The California Supreme Court ruled redactions are only justified if there is a “substantial probability that information will be protected by sealing,” Carolan said, which isn’t the case once the information has been publicly reported. She moved to place The Chronicle article into the record, but Hite refused.

“I will accept it’s been revealed, but I’m not going to take a news article in criminal proceedings to whether I’m going to do anything,” Hite said.

“I’m not ordering a new sealing order – it’s already under seal. You’re asking me to unseal it.  I think there’s a distinction,” he said. “I’m not sure that’s the way the law works with regard to being in the public sphere.”

Hite said he wanted to “think about it for a little bit longer” and would issue a ruling on the redactions by Monday.

Judge Victor Hwang, who ruled Friday on the warrant for Carmody’s office, ordered the warrant unsealed except for the names and identifying information of witnesses, even though many of the names have already been leaked, he said. Also redacted will be a section of the warrant which “describe the assignments and duties of the officers/suspected leaks which would tend to identify them,” he said in his written decision.

Hwang did not say if SFPD told him Carmody was a journalist when he signed the warrant. He ultimately ruled to quash the warrant, but took a significantly different route than the other judges.

Hwang said that while it is undisputed Carmody is a journalist, and that journalists under the California Shield Law cannot be compelled to disclose sources of information obtained lawfully, a journalist would not have protections under the law if they gathered information through unlawful means.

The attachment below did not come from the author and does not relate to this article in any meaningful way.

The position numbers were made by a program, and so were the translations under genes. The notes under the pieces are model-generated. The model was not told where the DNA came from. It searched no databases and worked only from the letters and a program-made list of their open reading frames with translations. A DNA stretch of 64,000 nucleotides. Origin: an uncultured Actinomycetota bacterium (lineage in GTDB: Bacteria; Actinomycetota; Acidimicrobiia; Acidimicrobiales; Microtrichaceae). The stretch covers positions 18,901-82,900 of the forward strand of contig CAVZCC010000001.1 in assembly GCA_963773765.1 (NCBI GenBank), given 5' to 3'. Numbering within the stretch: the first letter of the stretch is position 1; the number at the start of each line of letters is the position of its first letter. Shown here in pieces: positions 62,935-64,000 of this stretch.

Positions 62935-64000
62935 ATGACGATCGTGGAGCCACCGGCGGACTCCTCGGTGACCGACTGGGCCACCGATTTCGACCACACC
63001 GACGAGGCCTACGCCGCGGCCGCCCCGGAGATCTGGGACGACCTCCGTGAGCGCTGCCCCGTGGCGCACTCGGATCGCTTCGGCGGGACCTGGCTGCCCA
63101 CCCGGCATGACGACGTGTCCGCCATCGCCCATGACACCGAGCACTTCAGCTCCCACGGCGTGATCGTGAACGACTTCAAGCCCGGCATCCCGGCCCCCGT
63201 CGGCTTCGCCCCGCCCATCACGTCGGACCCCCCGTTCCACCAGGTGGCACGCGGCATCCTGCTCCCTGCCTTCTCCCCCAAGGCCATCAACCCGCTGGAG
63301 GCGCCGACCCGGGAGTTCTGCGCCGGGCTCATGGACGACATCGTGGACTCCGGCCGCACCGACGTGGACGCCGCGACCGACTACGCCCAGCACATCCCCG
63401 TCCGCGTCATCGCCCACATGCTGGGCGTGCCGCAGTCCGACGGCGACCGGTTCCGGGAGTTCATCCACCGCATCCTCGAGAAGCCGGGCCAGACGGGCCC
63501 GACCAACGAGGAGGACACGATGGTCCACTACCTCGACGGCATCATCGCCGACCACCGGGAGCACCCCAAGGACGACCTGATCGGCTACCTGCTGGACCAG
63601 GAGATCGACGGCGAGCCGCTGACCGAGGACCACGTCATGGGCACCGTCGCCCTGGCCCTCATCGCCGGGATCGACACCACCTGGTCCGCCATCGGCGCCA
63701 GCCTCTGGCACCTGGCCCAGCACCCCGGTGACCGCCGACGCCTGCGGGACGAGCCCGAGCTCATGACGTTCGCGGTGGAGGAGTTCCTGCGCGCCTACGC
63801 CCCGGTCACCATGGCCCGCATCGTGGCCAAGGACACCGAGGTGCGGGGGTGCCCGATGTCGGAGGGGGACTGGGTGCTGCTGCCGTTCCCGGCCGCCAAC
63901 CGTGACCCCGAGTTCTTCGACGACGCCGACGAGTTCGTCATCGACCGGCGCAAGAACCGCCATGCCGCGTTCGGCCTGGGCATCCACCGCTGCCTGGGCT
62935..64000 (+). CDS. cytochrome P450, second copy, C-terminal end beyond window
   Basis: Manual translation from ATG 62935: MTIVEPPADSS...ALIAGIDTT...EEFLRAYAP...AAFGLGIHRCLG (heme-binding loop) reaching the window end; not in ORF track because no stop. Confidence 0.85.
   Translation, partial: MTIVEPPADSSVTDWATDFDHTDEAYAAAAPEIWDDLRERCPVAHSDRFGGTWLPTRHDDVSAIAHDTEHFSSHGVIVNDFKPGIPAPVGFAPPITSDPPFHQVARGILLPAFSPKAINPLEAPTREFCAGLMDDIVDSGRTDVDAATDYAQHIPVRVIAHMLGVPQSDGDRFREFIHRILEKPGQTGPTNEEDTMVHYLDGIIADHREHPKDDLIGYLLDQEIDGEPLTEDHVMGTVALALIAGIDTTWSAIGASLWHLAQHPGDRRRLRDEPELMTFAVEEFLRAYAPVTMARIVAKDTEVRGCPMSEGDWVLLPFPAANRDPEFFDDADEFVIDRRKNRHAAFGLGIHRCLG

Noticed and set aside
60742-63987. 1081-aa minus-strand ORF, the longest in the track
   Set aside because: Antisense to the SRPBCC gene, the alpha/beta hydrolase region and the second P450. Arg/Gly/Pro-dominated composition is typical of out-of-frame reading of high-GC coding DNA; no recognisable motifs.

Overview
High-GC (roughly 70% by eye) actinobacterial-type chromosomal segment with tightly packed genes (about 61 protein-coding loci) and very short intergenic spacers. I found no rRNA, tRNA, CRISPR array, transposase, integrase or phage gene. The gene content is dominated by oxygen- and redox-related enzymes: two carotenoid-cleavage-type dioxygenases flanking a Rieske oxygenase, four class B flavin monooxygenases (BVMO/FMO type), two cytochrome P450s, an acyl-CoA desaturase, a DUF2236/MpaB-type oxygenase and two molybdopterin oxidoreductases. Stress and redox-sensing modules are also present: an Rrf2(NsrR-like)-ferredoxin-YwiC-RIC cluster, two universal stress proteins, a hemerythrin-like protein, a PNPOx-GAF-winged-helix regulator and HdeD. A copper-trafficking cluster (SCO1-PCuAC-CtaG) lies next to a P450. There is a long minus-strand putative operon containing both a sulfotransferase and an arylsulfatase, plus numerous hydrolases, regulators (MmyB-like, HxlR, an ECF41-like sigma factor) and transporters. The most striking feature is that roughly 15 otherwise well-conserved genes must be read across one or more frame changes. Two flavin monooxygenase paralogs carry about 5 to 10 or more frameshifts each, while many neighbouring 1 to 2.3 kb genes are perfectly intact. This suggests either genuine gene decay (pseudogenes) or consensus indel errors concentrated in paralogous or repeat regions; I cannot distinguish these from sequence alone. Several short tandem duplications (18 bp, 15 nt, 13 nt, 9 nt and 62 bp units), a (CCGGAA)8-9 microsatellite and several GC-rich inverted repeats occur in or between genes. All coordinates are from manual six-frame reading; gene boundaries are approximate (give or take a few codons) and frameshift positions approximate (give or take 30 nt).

“There was probable cause at the time of the signing of the warrant to believe that Mr. Carmody had unlawfully conspired to obtain the police report,” Hwang said. “The heart of the probable cause finding in this case is the close proximity in time between Mr. Carmody’s calls to certain police officers and the suspicious, unlogged and unexplained visit by an officer to Central Station, which was the source of the leaked report.”

However, that probable cause was based on evidence collected through the cell phone warrant Judge East originally signed, and then quashed. Because all of that evidence is now inadmissible, Hwang said the probable cause no longer exists, and quashed the warrant.

“There is California law, as well as federal law, that makes it so a journalist can receive information even if someone else may have given it to them improperly, in violation of the law,” Burke said outside the courtroom. “The court didn’t need to get into that law to reach the ultimate decision to quash [the warrant].”

One last warrant has yet to be heard, the fifth warrant SFPD executed against Carmody for additional cell phone data.  A ruling is expected later this month.

SFPD declined to comment on today’s rulings.